Gigabit Squared broke onto the scene on Wednesday, announcing it would spend $200 million to bring gigabit broadband to six college towns in conjunction with the Gig.U program. But the startup aims higher: It wants to change the economics of delivering fiber to the home everywhere.
Niche broadband networks built to cover areas big ISPs didn’t are doing well in the U.K according to a study out by PointTopic. Such news is welcome to niche players in the U.S. such as Sonic.Net, but is this the best way to deploy networks?
San Francisco is slated to get a gigabit fiber network in the coming five years, with the construction on the network to begin next year if Sonic.net gets the permits it needs to begin the build out. But those permits are far from certain.
Sonic.net, an independent ISP in San Francisco, plans to roll out a gigabit network to the city, putting the hub of today’s tech and web community on equal footing with Chattanooga, Tenn., and eventually both sides of Kansas City, where Google plans to lay fiber.
Minerva Network builds software for ISPs rolling out TV services over IP networks. Its new xTVFusion 5 platform is designed to enable live and on-demand IPTV services that can be deployed over relatively low-bandwidth IP networks.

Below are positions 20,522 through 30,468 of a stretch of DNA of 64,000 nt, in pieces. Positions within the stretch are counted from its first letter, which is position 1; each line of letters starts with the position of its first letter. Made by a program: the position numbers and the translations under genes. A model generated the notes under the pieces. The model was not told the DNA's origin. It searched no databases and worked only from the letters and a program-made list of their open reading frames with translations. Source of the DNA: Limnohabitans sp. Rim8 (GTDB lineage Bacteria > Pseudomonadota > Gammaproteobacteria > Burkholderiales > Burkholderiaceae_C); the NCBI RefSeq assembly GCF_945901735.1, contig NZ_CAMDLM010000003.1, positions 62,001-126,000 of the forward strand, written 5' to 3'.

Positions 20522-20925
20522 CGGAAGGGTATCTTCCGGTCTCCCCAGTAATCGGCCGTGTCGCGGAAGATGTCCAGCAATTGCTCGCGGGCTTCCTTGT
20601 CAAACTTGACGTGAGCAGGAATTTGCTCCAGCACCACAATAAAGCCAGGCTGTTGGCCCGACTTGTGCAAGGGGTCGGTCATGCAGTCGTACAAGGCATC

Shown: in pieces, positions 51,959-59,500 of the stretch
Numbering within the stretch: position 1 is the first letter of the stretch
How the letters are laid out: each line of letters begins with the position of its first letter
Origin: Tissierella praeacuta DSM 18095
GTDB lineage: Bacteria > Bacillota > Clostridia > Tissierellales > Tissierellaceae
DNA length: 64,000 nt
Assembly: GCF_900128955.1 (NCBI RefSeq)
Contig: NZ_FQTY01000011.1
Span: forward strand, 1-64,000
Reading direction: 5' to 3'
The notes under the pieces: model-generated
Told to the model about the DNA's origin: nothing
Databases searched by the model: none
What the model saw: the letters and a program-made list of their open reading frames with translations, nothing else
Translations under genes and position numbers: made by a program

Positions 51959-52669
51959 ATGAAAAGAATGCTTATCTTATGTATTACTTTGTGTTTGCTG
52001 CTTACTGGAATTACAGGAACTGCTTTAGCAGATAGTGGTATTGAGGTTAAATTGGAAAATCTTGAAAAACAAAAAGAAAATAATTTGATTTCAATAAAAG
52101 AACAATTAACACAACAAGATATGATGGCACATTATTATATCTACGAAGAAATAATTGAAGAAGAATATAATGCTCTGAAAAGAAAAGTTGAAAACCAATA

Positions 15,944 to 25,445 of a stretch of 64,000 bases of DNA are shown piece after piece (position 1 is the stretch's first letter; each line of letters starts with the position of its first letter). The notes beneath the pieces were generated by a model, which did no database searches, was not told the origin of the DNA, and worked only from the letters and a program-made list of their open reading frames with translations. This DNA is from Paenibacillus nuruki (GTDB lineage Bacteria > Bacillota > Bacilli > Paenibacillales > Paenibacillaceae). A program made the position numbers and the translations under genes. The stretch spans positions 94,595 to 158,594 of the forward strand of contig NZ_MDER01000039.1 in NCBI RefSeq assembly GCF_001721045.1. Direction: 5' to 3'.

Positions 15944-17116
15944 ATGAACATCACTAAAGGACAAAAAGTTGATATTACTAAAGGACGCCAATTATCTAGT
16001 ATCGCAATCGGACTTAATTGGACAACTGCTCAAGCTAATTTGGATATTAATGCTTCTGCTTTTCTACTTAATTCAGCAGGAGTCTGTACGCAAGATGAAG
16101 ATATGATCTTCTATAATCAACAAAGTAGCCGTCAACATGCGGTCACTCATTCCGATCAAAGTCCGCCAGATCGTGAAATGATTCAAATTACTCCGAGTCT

The uptake of the iOS 5 update for Apple customers was fast and far-reaching. But what did that look like to the ISPs who provide the bandwidth for Apple customers to update? Here’s a chart that shows what Sonic.net saw.
Sonic.net, a Bay Area ISP, has a service package and ethos that could disrupt the broadband market. Today it’s brand of disruption is limited to California, but Dane Jasper, the company’s CEO, says that Sonic.net plans to expand outside California.
Getting to gigabit networks isn’t a cheap proposition, and once they are deployed, they generally cost more than the average person can afford. This creates a chicken-and-egg problem around building applications that could help network adoption. Why build if there’s no audience?
Sonic.net could soon be one of the first ISPs to introduce a TV service delivered over its broadband service. With the filing of a video franchise application with California’s Public Utilities Commission, Sonic is on its way to creating its own streaming video service.
Much of the discussion about ISPs centers around the nation’s largest players in the telecommunications and cable fields, but there are a number of smaller ISPs that can also share how competition is faring in the U.S. and what might happen if more flourished.